History of The Mystery, from Poe to Present

The History of Mystery traces the progress of mysteries through the decades beginning with Edgar Allan Poe. Poe created the first detective story along with several other “firsts” for the genre. His writings inspired Agatha Christie and Arthur Conan Doyle who added techniques for developing a good mystery. Christie wrote during the Golden Age of Mysteries and belonged to the Detection Club which created specific rules for writing a mystery. These rules are still followed by today’s writers.

Britain may have had the Detection Club but America had the hard-boiled detective which was an integral part of the Pulp fiction era and influenced Film Noir. And let’s not forget today’s popular thrillers and their beginnings. In addition to examining the history of mystery, we’ll look at the influence Maryland had on the genre, both then and now.

Thursday, April 19, 2018
7:00 – 9:00
 
Owen Brown Community Center
6800 Cradlerock Way
Columbia, MD 21045

About the Speaker

Millie Mack writes the Faraday Murder Series featuring amateur sleuths Carrie and Charles Faraday. She also just completed her first culinary mystery for her new Irish Bistro Murder Series.

In addition to her books, Millie writes a blog all about mysteries at https://www.milliemack.com. The blog features mystery authors, detectives, and techniques. To challenge the reader’s mystery knowledge, there is an assortment of mystery puzzles.

Millie lives in the Baltimore area where she is working on the next book for her mystery series.

HoCo continues to collect new or gently-used books for HopeWorks. (The Howard County Domestic Violence Center.) All genres and age groups are needed, but due to the nature of their services, they request that the books contain no mention of violence against women or children.

You Only Debut Once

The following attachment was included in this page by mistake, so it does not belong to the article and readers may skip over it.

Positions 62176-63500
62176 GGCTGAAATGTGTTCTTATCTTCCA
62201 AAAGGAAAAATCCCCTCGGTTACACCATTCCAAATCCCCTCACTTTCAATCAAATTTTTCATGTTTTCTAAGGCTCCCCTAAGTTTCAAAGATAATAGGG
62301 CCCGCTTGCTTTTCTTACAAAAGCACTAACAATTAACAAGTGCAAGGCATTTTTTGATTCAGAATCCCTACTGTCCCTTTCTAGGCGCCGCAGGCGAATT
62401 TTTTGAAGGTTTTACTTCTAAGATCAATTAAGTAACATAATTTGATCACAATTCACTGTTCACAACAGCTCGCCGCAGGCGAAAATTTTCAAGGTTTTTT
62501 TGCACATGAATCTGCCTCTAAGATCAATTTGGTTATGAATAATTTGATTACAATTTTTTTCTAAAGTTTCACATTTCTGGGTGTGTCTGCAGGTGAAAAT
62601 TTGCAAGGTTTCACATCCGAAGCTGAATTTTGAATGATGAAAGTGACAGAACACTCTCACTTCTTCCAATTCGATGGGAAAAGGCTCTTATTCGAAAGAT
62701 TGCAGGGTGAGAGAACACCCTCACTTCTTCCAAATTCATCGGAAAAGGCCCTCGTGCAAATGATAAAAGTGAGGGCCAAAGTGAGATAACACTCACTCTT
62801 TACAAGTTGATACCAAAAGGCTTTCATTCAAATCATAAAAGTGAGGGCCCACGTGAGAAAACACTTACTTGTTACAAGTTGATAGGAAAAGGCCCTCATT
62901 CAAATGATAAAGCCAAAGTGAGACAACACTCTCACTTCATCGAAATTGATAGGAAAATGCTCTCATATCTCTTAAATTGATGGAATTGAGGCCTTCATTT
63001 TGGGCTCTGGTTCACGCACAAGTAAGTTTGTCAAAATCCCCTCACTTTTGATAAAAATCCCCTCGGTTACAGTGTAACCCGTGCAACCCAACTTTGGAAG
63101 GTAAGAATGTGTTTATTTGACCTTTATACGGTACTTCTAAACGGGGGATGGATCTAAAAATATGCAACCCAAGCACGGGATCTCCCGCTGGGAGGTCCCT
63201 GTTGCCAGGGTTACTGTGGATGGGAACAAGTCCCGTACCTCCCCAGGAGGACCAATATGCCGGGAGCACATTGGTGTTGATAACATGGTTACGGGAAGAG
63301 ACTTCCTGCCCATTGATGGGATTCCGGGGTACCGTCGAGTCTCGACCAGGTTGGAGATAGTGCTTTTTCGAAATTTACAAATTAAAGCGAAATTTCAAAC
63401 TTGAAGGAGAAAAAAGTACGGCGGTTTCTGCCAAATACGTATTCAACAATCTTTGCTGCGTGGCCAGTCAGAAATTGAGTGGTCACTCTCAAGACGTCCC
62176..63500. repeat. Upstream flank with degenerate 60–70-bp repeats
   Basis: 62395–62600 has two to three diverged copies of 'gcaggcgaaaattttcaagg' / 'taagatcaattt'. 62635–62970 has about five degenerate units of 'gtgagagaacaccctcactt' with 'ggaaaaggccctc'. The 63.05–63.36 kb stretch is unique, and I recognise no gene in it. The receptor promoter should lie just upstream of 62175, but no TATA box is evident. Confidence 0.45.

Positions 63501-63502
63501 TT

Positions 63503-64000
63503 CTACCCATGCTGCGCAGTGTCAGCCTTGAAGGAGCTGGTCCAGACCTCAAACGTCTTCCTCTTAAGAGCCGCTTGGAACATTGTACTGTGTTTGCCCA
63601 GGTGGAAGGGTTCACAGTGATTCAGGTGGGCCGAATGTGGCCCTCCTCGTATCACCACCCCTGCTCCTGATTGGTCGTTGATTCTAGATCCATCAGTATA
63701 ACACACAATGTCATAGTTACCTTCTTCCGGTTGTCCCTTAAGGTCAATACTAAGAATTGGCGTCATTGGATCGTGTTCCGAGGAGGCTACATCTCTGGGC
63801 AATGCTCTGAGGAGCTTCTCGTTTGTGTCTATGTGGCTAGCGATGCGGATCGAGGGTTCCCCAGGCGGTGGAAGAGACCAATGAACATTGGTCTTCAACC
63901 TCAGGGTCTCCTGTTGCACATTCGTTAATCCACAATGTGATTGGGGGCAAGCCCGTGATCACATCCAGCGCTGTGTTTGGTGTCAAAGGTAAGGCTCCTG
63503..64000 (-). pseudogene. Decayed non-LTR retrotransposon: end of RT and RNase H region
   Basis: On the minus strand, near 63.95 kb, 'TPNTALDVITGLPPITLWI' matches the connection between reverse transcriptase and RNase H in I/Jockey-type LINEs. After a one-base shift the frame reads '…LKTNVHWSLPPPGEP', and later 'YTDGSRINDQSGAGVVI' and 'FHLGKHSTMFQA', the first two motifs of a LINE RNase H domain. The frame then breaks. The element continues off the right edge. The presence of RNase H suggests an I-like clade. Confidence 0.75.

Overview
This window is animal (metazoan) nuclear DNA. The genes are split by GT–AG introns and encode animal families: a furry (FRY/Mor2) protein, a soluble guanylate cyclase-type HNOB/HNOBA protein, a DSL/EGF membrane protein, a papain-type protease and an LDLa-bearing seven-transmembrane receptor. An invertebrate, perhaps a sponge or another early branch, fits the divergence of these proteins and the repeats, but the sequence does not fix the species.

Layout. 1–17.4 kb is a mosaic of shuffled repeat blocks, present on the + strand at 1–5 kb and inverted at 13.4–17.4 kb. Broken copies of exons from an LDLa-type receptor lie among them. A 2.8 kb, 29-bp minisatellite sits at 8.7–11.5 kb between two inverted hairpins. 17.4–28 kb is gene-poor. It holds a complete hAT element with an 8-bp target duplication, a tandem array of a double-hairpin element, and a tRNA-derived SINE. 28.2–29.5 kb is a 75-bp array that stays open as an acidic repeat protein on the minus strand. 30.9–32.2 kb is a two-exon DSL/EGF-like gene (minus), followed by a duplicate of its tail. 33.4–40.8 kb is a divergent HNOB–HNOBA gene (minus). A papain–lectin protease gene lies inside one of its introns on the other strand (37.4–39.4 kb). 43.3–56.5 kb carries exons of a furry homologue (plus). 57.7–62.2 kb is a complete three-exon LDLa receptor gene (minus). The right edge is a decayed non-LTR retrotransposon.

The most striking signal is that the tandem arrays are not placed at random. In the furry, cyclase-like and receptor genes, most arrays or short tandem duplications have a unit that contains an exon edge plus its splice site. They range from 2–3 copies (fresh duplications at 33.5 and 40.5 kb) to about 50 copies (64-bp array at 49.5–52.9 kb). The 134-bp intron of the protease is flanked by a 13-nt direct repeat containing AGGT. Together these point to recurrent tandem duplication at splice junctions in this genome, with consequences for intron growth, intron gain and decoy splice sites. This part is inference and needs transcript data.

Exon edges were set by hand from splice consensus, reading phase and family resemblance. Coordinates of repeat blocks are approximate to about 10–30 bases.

Local author Jenny Yacovissi shares some of what she learned in the run up to the release of her first novel, and in the aftermath. Understand why it’s crucial to know your publishing objectives, consider the pros and cons of small press publishing, learn how to make the most of the publication calendar, and find out what a publicist does. Be prepared to make the very most of your launch, because you only get one chance to have a first release.

Thursday, March 15, 2018
7:00 – 9:00
 
Owen Brown Community Center
6800 Cradlerock Way
Columbia, MD 21045

About the Speaker

JennyYacovissiJennifer Bort Yacovissi’s debut novel, Up the Hill to Home, tells the story of four generations of a family in Washington, DC, between the Civil War and the Great Depression. Jenny is a member of PEN/America and the National Book Critics’ Circle, and writes and reviews regularly for the Washington Independent Review of Books. She is the conference chair of the 2017 and 2018 Washington Writers Conference, and serves as the president of the Annapolis chapter of the MWA. You can follow Jenny’s blog at jbyacovissi.com, on Twitter @jbyacovissi and on Facebook: jenniferbortyacovissi

HoCo continues to collect new or gently-used books for HopeWorks. (The Howard County Domestic Violence Center.) All genres and age groups are needed, but due to the nature of their services, they request that the books contain no mention of violence against women or children.

Self-Publishing On Demand

Join Benjamin Franklin, Carl Sandburg, George Bernard Shaw, John Grisham, Margaret Atwood, Stephen King, Deepak Chopra and a growing number of authors who have self-published their works.

Eileen will discuss pros and cons of traditional vs print on demand (POD) publishing, how to begin, and crucial considerations for self-publishing. Eileen and her husband, Roger McIntire, established Summit Crossroads Press in 1994 to publish Roger’s parenting books. Its fiction imprint, Amanita Books, was begun in 2011. Since that time, they have published five editions of its popular book, Teenagers and Parents: 12 Steps to a Better Relationship, and many other books for parents, sold foreign rights for two of its books to publishers in eight other countries, and published five mysteries. SCP has also published four memoirs in its First Person History Series.